In this episode of Expert Voices, Brooke Lampley describes Pablo Picasso’s remarkable love affair with Jacqueline Roque. A classically beautiful portrayal, Picasso married Rocque in 1961 – leading her to be an omnipresent constant in his life.

Painting: Buste de femme assise

Art: Pablo Picasso’s ‘Girl Before A Mirror’ (Video)

This image of a young woman and her mirror reflection is riotous in color and chockablock with pattern. It is one of the last in a major series of canvases that Picasso created between 1931 and 1932. According to The Museum of Modern Art’s founding director, Alfred H. Barr, Jr., Picasso said he “preferred this painting to any of the others,” which speaks to the painting’s dazzling visual and thematic complexity. Its primary subject is the time-honored artistic theme of a woman before her mirror, reinvented in strikingly modern terms. The girl’s smoothly painted profile, in a delicately blushing pink-lavender, abuts a heavily built-up and garishly colored frontal view in yellow and red. Allusions to youth and old age, sun and moon, light and shadow are compressed into a single multivalent face.

Museum Tours: “The Old Guitarist” By Pablo Picasso (Art Institute, Chicago)

On this episode of Art Institute Essentials Tour, take a closer look at The Old Guitarist, painted by Pablo Picasso between late 1903 and early 1904. In the paintings of Picasso’s Blue Period (1901-04), the artist restricted himself to a cold, monochromatic blue palette, flattened forms, and emotional, psychological themes of human misery and alienation. This painting reflects the then twenty-two-year-old Picasso’s personal struggle and sympathy for the plight of the downtrodden.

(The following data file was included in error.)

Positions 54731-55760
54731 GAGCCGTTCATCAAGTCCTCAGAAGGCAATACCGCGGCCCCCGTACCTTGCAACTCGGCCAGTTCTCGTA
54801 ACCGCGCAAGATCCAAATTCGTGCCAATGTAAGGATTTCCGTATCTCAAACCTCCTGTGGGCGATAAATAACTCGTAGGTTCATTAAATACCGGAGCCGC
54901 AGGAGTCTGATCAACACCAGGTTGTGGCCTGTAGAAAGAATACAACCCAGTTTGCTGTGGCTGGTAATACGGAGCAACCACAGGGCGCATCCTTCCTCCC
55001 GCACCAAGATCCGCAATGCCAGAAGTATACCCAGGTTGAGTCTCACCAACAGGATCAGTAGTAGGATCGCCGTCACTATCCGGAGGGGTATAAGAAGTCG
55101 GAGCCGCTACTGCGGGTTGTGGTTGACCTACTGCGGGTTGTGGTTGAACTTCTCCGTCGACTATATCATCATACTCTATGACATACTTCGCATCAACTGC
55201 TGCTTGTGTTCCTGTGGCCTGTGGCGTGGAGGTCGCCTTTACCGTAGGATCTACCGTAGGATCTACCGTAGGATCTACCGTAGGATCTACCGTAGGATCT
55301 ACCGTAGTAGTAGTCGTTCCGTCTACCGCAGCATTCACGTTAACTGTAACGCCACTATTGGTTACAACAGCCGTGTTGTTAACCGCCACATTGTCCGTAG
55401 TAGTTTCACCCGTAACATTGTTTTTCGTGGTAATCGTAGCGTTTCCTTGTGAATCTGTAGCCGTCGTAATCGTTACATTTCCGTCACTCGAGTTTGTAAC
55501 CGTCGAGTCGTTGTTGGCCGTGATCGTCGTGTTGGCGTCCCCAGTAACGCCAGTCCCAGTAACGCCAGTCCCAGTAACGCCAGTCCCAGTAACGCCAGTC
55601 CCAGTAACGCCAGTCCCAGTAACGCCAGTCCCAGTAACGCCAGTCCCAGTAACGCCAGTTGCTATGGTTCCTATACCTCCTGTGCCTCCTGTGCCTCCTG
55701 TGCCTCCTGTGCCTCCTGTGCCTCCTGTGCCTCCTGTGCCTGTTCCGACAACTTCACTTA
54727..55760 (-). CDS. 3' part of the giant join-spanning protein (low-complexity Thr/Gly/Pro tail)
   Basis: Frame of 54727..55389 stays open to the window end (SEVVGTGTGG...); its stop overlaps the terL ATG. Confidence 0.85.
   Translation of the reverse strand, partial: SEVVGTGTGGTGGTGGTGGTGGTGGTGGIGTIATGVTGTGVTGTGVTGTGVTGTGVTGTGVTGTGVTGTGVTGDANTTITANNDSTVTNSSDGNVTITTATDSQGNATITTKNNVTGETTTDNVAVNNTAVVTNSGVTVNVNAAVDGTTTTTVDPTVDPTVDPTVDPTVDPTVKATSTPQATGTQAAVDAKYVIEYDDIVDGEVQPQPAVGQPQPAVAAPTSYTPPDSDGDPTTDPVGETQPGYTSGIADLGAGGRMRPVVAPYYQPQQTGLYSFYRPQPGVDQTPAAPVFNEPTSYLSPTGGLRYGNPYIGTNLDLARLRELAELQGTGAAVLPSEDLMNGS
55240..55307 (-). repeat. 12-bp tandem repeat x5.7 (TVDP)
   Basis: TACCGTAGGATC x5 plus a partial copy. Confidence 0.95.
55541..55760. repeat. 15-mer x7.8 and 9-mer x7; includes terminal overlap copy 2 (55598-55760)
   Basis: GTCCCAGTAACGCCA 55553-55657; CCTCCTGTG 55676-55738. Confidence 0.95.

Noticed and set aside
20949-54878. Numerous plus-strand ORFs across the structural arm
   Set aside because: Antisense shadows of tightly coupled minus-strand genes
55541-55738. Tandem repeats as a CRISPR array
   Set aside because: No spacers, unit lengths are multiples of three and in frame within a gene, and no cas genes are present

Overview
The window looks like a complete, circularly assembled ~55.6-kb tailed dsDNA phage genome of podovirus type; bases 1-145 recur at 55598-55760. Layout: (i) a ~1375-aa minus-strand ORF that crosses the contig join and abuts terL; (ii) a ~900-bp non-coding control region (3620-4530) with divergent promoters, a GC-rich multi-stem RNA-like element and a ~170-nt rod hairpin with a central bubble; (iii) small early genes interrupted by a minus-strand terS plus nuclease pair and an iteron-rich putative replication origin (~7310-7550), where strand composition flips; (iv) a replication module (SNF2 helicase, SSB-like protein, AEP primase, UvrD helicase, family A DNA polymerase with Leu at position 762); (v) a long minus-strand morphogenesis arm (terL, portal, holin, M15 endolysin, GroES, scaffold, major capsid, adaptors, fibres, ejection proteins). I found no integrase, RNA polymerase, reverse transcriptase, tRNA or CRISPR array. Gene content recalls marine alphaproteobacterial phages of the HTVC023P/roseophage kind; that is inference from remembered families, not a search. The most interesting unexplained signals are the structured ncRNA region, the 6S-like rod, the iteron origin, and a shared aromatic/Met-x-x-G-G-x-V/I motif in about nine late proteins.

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New Arts & Culture Books: “La Colombe d’Or – Saint Paul de Vence” (Assouline)

La Colombe d'Or - Assouline“Provence has a treasure; it’s a Colombe d’Or. It has the precious scent of thyme and nostalgia and the golden colour of olive oil and happy days. The Colombe is a part of my life. For me, it’s a place that’s as full of promise as of magnificent memories. The Colombe is indefinable, inimitable. I’m happy that today a book brings back the atmosphere of this place which is like no other in the world.”

La Colombe d’Or hotel and restaurant in the South of France is known all over the world as a privileged place where the Provençal art de vivre goes hand in hand with an astonishing private COLLECTION of modern art.

La Colombe d'Or - Assouline

First opened in 1920 as Chez Robinson, a café-bar with an open-air terrace, it quickly became a very popular meeting place and expanded into a small hotel and restaurant. The friendly atmosphere together with owner Paul Roux’s deep interest in the arts attracted many artists of the day, and the walls were soon covered by paintings, often exchanged for a stay or a few meals. As regular visitors to this beautiful place, Matisse, Braque, Léger, Calder, César, and many other artists have left magnificent works that now form part of the unique setting, including splendid pages in the fascinating guest books—presented to the world for the first time in this volume—in which the greatest artists of our time have drawn and signed moments of happiness. The next generation of the Roux family continues to care for the Colombe d’Or, and the art COLLECTION is still growing today.

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Art History Videos: Pablo Picasso’s “Les Femmes d’Alger – 1955” (Christie’s)

Christie's logoBetween 13 December 1954 and 14 February 1955, Picasso painted a series of fifteen canvases based on Eugène Delacroix’s masterwork Les femmes d’Alger, each of which he assigned an identifying letter from A to O. Together, these paintings constitute Picasso’s single greatest achievement in the decades following the end of the Second World War. They represent his first comprehensive appropriation and thoroughgoing exploration of an important painting by an earlier artist, as well as the most focused analysis he had done since the war years of the female figure set within a specific spatial environment.

Picasso painted the present Femmes d’Alger, Version F on 17 January 1955, around the halfway point in the cycle. It is the culminating, most fully resolved canvas from the first phase of the series, when Picasso favored medium-sized formats for his protean explorations.